Experts harp on police role in criminal justice administration
Legal experts have emphasised the role of the police in the successful implementation of the Administration of the Criminal Justice Act, 2015.
They held that for the law to be successfully implemented, the police have a great role to play as expected of them by the Act.
They, therefore, maintained that the Police must acquaint themselves with the relevant provisions of the Act, as it relates to the body.
Speaking at a workshop organised by the Nigerian Bar Association (NBA), in collaboration with MacArthur Foundation, titled, “The role of the Nigerian Police in the implementation of the Administration of Criminal Justice Act, 2015 and Compliance with Principles of Human Rights in Law Enforcement”, the chairman, NBA Institute of Continuing Legal Education, Tobenna Erojikwe, said it is a thing of joy to enlighten the police on the provisions of the ACJA.
In his opening remarks, Erojikwe said the collaboration with MacArthur Foundation has been going on previously but with a focus on the enactment of the ACJA.
According to him, the efforts have been productive, as many states have enacted the administration of criminal justice law.
“It is to the credit of the NBA that we now have the police force in the process. In a civilised world, the police are held liable for any conduct that falls below standard. So, the role of the police is very significant for the administration of the criminal justice system.
“However, the amount of resources invested in the police in Nigeria, including their salaries, is poor and it will be very hypocritical for us to expect too much from them,” he pointed out, reiterating that the training was organised to examine the role of police in the implementation of the ACJA.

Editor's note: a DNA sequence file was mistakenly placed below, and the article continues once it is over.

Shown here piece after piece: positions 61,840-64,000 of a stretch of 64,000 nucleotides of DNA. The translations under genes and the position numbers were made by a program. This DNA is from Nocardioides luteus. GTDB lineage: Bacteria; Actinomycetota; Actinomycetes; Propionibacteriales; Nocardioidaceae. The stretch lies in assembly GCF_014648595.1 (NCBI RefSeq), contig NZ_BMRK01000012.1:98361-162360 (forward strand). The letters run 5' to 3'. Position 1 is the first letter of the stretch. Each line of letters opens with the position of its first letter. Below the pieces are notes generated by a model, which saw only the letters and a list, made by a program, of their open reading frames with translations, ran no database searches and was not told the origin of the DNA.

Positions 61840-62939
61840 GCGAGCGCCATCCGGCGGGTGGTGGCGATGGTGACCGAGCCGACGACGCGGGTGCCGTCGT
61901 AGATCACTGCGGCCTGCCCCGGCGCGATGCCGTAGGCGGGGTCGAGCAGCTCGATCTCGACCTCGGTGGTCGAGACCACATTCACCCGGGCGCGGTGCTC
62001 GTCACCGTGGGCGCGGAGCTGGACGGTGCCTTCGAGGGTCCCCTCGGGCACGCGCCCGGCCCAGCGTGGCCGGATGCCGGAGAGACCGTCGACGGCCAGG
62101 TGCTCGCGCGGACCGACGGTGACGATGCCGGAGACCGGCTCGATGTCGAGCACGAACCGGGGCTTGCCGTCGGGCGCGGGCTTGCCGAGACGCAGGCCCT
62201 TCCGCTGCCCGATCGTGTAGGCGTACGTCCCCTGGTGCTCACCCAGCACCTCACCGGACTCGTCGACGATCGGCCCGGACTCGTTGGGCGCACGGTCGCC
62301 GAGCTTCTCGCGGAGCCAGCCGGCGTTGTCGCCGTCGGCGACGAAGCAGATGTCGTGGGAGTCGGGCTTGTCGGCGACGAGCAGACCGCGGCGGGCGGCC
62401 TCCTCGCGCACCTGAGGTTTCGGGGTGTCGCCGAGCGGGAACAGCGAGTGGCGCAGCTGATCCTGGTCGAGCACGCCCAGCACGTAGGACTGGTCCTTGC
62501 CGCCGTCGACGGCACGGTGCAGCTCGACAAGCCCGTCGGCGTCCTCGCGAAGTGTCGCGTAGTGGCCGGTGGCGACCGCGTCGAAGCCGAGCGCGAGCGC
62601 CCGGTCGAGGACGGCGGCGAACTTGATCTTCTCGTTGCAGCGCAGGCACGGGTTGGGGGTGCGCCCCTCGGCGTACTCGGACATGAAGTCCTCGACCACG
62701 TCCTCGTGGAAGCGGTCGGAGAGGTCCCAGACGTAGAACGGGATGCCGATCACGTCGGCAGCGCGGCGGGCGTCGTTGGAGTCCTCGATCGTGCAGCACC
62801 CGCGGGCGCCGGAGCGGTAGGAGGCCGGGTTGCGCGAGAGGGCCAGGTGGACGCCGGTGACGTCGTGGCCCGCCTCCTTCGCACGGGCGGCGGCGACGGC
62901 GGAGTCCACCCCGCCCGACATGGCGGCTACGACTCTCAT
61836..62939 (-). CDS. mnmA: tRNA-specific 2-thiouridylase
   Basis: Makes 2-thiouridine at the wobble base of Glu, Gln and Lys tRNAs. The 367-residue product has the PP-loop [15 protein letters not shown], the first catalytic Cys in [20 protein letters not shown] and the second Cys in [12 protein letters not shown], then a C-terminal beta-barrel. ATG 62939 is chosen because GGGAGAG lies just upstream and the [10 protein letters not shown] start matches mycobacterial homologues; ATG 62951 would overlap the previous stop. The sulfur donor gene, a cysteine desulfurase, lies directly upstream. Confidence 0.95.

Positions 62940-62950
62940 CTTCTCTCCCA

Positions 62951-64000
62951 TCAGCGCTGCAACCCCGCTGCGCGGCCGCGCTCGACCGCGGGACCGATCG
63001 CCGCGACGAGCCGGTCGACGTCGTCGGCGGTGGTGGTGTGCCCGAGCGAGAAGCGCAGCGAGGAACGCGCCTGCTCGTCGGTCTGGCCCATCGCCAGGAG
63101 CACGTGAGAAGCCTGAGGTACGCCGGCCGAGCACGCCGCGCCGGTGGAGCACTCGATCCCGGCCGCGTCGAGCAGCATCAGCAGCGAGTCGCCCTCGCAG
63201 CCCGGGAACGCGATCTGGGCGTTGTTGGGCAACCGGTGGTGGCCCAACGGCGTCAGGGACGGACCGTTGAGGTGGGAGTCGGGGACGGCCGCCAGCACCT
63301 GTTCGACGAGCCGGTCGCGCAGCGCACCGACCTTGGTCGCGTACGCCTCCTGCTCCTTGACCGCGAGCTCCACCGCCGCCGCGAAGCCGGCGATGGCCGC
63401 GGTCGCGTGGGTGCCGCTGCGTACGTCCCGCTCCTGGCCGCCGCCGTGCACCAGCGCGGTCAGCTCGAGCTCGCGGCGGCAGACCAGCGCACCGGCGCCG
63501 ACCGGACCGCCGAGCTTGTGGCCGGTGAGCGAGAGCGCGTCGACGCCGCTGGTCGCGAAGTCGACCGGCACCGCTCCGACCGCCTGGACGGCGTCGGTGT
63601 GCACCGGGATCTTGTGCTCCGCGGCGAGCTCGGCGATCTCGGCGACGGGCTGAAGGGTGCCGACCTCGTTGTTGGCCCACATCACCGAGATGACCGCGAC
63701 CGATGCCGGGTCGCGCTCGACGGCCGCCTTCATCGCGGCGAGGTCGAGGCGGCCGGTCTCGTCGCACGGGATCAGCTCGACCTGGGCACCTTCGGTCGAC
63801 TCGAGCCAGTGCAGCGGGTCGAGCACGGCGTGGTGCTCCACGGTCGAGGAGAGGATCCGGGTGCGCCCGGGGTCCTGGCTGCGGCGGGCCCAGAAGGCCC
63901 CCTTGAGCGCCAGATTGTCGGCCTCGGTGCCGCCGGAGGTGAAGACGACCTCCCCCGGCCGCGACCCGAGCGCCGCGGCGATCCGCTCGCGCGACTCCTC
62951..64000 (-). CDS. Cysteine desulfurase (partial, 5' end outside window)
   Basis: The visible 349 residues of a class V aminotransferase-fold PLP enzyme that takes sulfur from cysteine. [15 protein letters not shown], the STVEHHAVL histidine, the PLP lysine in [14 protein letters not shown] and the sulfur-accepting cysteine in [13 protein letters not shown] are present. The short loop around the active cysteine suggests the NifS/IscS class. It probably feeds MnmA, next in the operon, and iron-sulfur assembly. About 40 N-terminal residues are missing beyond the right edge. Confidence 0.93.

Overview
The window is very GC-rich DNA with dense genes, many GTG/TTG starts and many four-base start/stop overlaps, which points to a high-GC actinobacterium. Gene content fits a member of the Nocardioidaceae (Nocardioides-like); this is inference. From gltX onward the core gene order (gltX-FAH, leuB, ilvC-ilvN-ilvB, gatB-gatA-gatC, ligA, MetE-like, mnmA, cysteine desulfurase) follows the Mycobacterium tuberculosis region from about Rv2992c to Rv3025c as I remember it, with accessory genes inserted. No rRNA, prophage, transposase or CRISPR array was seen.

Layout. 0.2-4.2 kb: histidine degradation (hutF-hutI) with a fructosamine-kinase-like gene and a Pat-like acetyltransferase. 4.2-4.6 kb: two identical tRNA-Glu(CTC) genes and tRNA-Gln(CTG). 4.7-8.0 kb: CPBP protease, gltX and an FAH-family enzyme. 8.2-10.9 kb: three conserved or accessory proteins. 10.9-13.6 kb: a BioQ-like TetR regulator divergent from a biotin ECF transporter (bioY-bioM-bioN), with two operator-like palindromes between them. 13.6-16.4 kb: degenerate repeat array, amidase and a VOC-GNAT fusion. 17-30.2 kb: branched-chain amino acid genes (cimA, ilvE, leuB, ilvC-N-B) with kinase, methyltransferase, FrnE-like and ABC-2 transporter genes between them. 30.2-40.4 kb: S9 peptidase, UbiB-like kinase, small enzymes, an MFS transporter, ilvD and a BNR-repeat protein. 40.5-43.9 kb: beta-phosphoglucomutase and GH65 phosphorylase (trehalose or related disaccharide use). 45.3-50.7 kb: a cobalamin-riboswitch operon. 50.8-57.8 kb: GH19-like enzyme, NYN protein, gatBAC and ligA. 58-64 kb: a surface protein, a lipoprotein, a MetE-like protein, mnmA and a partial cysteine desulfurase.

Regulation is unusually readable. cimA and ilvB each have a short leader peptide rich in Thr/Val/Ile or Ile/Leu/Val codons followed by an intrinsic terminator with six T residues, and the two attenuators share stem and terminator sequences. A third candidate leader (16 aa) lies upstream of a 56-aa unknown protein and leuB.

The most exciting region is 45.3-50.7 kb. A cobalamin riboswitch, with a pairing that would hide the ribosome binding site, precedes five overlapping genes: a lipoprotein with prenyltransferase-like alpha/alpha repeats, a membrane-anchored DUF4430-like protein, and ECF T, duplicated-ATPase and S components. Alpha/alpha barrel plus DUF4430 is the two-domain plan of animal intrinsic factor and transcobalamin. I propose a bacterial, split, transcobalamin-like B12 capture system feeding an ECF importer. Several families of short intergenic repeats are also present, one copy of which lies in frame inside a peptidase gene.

The Attorney General (AG) and Commissioner for Justice, Lagos State, Moyosore Onigbanjo (SAN) explained that the Nigerian police is one of the bodies empowered to ensure the administration of justice and so, must ensure that the rights of suspects are respected.
Onigbanjo emphasised that the police have a duty to ensure that the fundamental rights of citizens are respected and protected.
He added that Lagos State works closely with the police command to ensure the protection of the right of suspects in compliance with the provisions of the law and the Constitution, such as prohibiting arrest for civil/ contractual matters, parade of suspects, recording of suspects confessional statements, plea bargain, visiting detention facilities my magistrates, etc.
Represented by the Director of Public Prosecution (DPP), Dr. Babajide Martin, the AG noted that the police are the first contact in the administration of Justice.
“So, it is imperative to interact with them in this workshop. I do hope that the officers will learn a lot from it and pass the knowledge acquired about the provisions of the law to their subordinates in various divisions, commands and stations,” he enthused.
Former Deputy Director, Legal and Investigation, National Human Rights Commission (NHRC), Saka Azimazi, who handled the first session, discussed “the need for the Nigeria Police to comply with the Principles of Human Right and Respect for the Rule of Law in fulfilling their law enforcement mandate.”
Executive Director, Legal Defence Assistance Project (LEDAP) Mrs. Pamela Okoroigwe moderated the event sessions.